How minimally invasive surgery is having a maximum impact on patients
Gastrointestinal and inflammatory bowel diseases like Crohn’s disease and ulcerative colitis can be distressing diagnoses. At times, the debilitating symptoms can sideline a person’s day-to-day life, but the treatments can also take a physical and emotional toll. When patients go under the knife for invasive procedures, they can be left with large visible scars, or in some cases - a stoma: an external bag that collects human waste.
Sinai Health’s Dr. Anthony de Buck sees firsthand the impact this can have on patients’ mental wellbeing, especially since so many of them are between the ages of 20 and 40 - in the prime of their young lives. Luckily, there’s nothing typical about the way Dr. de Buck treats his patients. In fact, the way he approaches patient care is changing colorectal surgery as we know it.
Dr. de Buck’s journey to Sinai Health was years in the making. Training with some of the best colorectal surgeons in his native Belgium, he knew he wanted to join one of the world’s leaders in the treatment of digestive diseases. In 2013, Dr. de Buck joined Sinai Health’s Zane Cohen Centre for Digestive Diseases for a six-month fellowship, learning how to care for some of the most complex cases alongside Dr. Cohen himself. It was immediately clear to Dr. de Buck that this is where he belonged.
“Historically, Sinai Health has been a focal point for IBD. Countless people have been treated here over the decades,” he explains. “There’s a huge amount of expertise here. We have the best wound care, the best stoma care, the best social help. We have so many world-renowned experts all together in the same building.”
Four short years after his fellowship, Dr. de Buck returned full time to Sinai Health, bringing the skills he learned on both sides of the Atlantic to this already-world renowned institute. His first order of business? Minimizing the invasiveness of surgeries.
“What we do inside hasn’t changed, but how we access the abdominal cavity has changed dramatically,” says Dr. de Buck. “We’re doing a lot of complex and extensive surgery just by going through the belly button, which cleverly hides scars, or the anus rather than cutting open a patient’s stomach. I developed the trans-anal technique in Belgium in 2015 and initiated that here as soon as we had all the necessary equipment.”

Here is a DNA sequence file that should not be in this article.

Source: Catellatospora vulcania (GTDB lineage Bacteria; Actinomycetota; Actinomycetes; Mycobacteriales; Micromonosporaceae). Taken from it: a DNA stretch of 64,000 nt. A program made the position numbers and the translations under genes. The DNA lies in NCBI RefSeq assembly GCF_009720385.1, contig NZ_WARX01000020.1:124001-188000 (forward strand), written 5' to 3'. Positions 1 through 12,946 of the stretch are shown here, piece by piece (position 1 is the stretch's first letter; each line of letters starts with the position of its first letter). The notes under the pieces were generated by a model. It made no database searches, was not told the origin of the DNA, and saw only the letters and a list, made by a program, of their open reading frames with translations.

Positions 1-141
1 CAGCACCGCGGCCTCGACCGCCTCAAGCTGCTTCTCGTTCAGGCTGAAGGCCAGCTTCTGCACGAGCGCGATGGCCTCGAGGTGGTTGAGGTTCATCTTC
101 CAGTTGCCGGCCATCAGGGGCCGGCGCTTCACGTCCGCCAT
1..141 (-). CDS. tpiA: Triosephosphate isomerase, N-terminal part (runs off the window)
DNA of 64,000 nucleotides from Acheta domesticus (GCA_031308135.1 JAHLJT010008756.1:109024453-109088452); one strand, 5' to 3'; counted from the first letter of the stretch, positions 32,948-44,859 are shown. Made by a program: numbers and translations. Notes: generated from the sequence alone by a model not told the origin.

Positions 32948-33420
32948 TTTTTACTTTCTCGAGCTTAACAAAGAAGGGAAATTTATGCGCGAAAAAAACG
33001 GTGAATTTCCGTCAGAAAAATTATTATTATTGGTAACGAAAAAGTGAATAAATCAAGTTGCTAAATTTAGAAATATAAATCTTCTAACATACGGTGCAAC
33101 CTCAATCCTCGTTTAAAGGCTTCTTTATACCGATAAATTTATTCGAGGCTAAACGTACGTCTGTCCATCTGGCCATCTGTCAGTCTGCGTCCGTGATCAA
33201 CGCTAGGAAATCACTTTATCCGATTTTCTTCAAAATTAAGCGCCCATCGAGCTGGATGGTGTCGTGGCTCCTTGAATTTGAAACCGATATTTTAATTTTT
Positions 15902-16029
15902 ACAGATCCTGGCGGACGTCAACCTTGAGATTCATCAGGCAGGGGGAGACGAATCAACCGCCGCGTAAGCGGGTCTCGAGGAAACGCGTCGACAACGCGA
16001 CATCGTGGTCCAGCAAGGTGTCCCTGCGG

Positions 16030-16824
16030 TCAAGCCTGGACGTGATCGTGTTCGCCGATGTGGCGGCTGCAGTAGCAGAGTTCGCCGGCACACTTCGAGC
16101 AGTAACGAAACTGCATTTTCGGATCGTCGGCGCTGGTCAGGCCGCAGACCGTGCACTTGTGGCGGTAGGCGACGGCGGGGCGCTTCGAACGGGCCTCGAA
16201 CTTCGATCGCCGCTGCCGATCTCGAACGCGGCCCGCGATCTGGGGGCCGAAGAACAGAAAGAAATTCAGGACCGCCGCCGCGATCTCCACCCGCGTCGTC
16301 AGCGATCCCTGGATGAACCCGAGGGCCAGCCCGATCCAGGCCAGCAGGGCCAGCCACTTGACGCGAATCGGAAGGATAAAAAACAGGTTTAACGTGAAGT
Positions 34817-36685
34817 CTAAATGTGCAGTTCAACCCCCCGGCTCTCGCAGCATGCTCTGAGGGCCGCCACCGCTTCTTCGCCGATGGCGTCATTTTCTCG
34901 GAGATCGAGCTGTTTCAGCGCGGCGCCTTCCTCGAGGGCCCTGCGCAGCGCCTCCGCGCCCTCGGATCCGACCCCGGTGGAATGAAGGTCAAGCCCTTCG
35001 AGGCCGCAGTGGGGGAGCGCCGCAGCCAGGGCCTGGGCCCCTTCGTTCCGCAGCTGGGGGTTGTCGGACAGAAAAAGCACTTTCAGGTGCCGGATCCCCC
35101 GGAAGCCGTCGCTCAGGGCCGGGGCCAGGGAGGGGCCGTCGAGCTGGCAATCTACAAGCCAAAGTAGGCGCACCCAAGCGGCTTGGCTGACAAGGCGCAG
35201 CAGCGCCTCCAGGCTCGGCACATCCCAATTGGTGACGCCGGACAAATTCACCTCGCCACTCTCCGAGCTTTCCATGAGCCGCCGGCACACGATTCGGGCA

The results are nearly instantaneous. Not long ago, recovery took upwards of a week. Now, patients are going home just two days after surgery. But Dr. de Buck and his team are doing much more than hiding visible scars and getting patients home sooner. A major priority is improving quality of life.
For the young women Dr. de Buck sees, this means preserving their fertility. The invasive surgeries associated with IBD can often damage a woman’s reproductive system. The minimally invasive surgery techniques Dr. de Buck is spearheading means women can get the help they need without having to abandon their dreams of one day starting a family.
When a patient requires a temporary stoma, the external bag that collects human waste, Dr. De Buck is taking the initiative to improve stoma care, and in turn, a patient’s quality of life.
“There’s another technique we’ve started at Sinai Health that helps heal leaks in patients undergoing pouch surgery, which improves outcomes for patients,” says Dr. de Buck.
The greatest challenge, however, has been the COVID-19 pandemic.
“I’ve seen the most dramatic cases ever. Patients are extremely malnourished because of their condition, and surgeries are far behind. We’ve never had to prioritize patients until now. It’s having a huge impact on their life,” says Dr. de Buck. “Because what we do is so specialized, they need to be here at Sinai Health. Sending patients to other centres simply isn’t an option.”
Despite the pandemic backlog, Dr. de Buck is on the forefront of his field and offers the needed expertise and hope for people facing a life-altering diagnosis.
“Things are moving all the time. There are new drugs and surgical techniques keep evolving,” assures Dr. de Buck. “Sinai Health is a great place to be, and you have an entire team of experts here to take care of you. It really is a game changer.”
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